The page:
A campus visit is an opportunity to get a personal view of a college and life on that campus. College catalogs, brochures or websites can only show you so much. To really get a feel for a college, you need to walk around the quad, sit in on a class, review the student newspaper, activity calendar and bulletin boards and visit the residence halls.
“The importance of visiting college campuses cannot be over emphasized.Walking around the campus can give you a feel for what a college is really like and help you find a good fit where you can be successful,” stressed Mike Queen, Director of Admissions and Enrollment Marketing at SMC.
According to Queen, there are two kinds of visits: one is the “drive-by” informal visit that can begin early in the college search. This type of visit can be made without a lot of hype and pressure and does not have to be the college to which the student will eventually apply. With a little planning the visit can be a welcome side trip during a vacation with the opportunity to walk around, see the facilities, eat in the cafeteria and visit the bookstore. This can be a very low-key, non-stress way of experiencing many different colleges and universities for the whole family, including younger siblings. You also can take advantage of campus tours and information sessions. The differences between campuses will soon become clear to all. If you are not able to travel long distances to visit this is an ideal way to get the feel of a small liberal arts school in a small town or rural area or a large metropolitan university with the city for a campus.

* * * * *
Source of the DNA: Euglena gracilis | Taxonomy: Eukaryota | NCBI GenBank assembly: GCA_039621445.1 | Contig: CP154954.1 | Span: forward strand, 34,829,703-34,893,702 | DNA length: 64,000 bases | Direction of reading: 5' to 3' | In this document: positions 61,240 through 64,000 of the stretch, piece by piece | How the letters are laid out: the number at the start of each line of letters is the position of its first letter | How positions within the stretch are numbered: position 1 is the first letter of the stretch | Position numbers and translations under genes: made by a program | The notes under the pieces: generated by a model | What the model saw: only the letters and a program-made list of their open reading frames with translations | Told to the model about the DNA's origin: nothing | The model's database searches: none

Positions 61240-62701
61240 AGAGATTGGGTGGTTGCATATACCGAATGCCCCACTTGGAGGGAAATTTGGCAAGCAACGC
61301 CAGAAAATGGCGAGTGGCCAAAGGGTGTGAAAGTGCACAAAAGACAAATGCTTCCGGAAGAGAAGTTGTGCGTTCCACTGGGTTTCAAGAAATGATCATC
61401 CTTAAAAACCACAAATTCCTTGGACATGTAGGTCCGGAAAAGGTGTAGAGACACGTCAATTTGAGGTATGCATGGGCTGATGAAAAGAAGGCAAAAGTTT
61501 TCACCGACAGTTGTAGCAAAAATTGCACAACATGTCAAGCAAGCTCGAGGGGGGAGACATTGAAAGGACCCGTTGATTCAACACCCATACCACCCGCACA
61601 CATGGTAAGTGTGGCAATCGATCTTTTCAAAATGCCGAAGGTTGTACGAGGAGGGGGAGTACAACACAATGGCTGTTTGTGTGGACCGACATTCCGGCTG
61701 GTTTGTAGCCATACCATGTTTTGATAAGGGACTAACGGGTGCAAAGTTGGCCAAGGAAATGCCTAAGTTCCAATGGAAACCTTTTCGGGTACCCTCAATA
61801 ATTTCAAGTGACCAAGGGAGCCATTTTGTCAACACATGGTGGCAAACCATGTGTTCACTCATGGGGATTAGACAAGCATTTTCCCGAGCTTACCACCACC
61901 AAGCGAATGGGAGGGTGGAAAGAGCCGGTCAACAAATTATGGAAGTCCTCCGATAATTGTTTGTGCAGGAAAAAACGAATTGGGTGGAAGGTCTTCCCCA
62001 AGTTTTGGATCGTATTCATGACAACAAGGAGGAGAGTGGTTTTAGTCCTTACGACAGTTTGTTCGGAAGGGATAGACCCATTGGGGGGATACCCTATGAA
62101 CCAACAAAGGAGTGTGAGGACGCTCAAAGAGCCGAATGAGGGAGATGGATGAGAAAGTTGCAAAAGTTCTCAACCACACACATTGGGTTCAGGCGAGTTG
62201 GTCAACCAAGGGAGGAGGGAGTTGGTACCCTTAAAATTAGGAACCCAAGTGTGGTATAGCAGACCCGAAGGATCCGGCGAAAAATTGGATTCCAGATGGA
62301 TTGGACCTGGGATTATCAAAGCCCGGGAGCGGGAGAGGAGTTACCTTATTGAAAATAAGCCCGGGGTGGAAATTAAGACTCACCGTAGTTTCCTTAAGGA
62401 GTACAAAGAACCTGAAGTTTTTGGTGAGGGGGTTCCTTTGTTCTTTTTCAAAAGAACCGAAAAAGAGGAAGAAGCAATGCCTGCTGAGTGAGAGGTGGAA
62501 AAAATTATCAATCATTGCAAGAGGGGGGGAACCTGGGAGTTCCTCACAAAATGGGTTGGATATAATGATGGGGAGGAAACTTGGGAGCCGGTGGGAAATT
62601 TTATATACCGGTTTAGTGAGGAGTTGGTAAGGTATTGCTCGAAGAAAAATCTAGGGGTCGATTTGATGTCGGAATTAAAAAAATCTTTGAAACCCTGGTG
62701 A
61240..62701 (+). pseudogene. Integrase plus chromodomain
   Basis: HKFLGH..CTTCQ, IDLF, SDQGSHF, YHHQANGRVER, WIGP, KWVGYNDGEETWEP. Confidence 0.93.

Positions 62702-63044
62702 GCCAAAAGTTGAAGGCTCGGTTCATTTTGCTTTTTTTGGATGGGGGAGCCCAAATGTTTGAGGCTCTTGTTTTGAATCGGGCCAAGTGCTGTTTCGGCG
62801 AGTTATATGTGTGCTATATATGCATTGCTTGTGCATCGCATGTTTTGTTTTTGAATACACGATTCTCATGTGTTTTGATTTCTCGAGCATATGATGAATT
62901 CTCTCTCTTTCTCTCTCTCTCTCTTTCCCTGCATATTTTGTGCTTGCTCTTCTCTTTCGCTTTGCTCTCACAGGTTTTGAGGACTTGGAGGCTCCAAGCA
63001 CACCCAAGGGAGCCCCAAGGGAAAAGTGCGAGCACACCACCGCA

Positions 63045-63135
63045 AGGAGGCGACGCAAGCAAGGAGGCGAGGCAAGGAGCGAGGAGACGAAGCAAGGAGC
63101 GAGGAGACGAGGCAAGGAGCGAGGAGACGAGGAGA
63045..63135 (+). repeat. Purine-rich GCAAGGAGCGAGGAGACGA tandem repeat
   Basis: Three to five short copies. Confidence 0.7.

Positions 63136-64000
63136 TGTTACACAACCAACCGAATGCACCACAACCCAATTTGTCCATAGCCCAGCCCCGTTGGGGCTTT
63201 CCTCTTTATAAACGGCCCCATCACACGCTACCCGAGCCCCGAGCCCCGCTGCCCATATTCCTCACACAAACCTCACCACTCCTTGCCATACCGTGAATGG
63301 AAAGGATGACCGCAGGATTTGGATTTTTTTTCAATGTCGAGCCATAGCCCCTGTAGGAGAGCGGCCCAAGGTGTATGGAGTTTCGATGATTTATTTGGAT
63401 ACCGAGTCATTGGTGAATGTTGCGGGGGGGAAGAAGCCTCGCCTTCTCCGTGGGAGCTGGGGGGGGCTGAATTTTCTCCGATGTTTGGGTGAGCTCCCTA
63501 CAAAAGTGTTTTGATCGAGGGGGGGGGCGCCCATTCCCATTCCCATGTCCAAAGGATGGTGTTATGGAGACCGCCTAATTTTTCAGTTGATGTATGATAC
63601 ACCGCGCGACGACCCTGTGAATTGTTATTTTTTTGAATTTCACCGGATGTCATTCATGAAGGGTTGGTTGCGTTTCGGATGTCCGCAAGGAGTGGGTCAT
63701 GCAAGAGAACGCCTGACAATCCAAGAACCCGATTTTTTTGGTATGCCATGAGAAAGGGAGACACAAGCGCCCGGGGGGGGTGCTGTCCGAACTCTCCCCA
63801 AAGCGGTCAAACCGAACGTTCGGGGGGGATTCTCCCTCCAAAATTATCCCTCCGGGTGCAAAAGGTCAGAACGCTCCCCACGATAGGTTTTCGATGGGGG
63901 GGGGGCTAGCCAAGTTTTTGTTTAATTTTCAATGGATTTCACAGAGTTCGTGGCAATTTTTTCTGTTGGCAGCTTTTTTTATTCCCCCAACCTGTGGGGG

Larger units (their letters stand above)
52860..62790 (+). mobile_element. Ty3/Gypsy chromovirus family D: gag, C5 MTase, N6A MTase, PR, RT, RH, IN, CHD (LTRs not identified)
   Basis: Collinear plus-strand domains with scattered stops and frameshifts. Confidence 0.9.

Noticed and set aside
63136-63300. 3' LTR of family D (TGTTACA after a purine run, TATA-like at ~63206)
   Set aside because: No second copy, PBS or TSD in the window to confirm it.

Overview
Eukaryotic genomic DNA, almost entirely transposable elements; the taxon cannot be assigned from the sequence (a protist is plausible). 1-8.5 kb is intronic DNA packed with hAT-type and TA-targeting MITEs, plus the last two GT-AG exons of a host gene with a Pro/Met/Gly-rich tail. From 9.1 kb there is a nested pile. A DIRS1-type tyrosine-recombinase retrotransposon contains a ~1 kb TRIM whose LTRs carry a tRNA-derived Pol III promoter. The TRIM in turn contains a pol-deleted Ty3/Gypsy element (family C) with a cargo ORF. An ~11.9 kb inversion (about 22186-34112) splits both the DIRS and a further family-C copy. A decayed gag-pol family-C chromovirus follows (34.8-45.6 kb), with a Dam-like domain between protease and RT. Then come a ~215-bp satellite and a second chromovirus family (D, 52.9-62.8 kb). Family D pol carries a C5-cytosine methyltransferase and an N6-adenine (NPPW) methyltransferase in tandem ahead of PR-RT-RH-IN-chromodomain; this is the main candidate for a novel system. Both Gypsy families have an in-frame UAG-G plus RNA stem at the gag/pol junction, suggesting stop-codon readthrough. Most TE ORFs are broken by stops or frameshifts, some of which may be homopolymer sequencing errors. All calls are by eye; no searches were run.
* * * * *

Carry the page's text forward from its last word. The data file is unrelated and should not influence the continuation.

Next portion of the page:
The second type of visit is the more formal visit, and is appropriate for seniors who have narrowed down the list of schools. It is best to visit when the college is in session and students are on campus. The visit should include a campus information session, a campus tour and time to simply wander around the campus. This gives potential students the chance to talk to actual students, faculty, coaches, financial aid and admission officers in person, sit in on classes, and see inside residence halls where the student might live. (Campuses generally have residency requirements: specific halls for males, females, athletes, honor students, etc.) Plus it allows answers to important questions regarding class size, instructors, meal plans, clubs and other student organization activities available.
Although visiting colleges may not be possible for everyone, it’s a good idea to make the trips, if you can. Parents and other family members can participate in visits and informational sessions, and are great sounding boards for discussing the visit on the trip back home. Queen suggests creating a checklist to remind you of everything you want to do and see once you get on campus and make sure to allow plenty of time to explore and be sure and ask your tour guide or students you meet on campus: Why did you choose this college? What do you love about this college?
Spending time on a campus helps you determine whether a college is a good personal fit. SMC sophomore Sam Blackwelder, member of Kingstree United Methodist Church, Kingstree, SC, shared “I immediately felt comfortable and at home. I clicked with the students and the faculty. SMC is everything I imaged college to be!”
A campus visit not only will help to narrow down the choices but it can have benefits such as acting as a real motivator for the student to do well academically as well as in extracurricular activities. Visits give a clearer picture about the college environment and it can act as an ideal opportunity for parents and students to talk about this very important decision. Ultimately, it’s your and your student’s decision. Listen to your heart.